• With the largest population in Africa, Nigeria is among the countries with the lowest per capita budgetary allocations for education as against the UN benchmark of 26%. The Nigerian government has not allocated up to 15% of its annual budget to the education sector within the past two decades; and, in 2018, only 7.04% of the total budget is proposed for this sector. Current statistics show that Ethiopia has 24.2%, South Africa 17% and Rwanda 11.5%.
  • The funding structure of Nigerian educational institutions is such that government funds only target its establishments, especially in the areas of grants and special interventions for research and development.  Thus, private sector educational institutions are left to fend for themselves – an arrangement that does not provide the needed synergy for the effective development of the educational sector in Nigeria. 
  • It must also be underscored that corruption is entrenched in various sectors in Nigeria, including the education system. This has resulted in the unfortunate situations such as:  a professor bribing another professor for his/her child to get admission; students bribing lecturers to pass exams; non-academic staff collecting money from students to alter their grades or points. 
  • The drive for increased global competitiveness has led to the introduction of various international scholarship programs as well as other joint funding opportunities for young Nigerian intellectuals to be trained abroad. The unfortunate situation is that more than 70% of these intellectuals end up not returning home to contribute positively to the development of the country. Worst still, the 30% that come back would usually find it difficult to reproduce what they learnt due to poor infrastructural facilities.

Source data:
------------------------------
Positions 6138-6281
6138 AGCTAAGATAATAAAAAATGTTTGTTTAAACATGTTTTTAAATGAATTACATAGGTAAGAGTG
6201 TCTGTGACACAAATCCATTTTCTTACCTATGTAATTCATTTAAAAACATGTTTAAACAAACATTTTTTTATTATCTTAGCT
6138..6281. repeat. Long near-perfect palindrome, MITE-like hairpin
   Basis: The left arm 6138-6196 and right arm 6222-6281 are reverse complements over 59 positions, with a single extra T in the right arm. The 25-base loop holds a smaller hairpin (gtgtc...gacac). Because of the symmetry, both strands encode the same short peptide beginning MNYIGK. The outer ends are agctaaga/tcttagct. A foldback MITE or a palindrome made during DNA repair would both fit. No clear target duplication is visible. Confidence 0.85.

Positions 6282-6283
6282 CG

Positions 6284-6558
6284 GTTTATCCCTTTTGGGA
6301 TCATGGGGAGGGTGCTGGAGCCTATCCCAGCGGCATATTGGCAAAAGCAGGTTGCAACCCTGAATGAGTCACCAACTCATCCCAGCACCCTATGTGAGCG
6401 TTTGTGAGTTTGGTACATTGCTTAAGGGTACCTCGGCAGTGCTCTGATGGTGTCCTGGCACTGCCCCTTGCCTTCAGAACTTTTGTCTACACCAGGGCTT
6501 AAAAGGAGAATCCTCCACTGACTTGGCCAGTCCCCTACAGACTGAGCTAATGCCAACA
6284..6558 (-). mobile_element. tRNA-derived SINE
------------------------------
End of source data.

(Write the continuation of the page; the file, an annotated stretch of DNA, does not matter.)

• The current federal character principle and the admission policy in Nigeria have also exacerbated the poor quality of educational output in Nigeria as less qualified candidates are admitted into institutions to study competitive professional courses in an attempt to comply with the federal character principle.
  • The recruitment process in most of the educational institutions in Nigeria is devoid of merit and intellectual competence. This is because people are employed and promoted based on considerations other than merit.
  • Mentorship, which is the key to student assessments and understanding of their academic needs, is lacking in our school system. Consequently, this often results in career mismatch among the students.
  • As a profession, the field of education is considered by many as non-lucrative; therefore, people who are admitted into the faculty of education are often those rejected by other disciplines or fields; This is responsible for the poor quality of teachers produced by our educational system.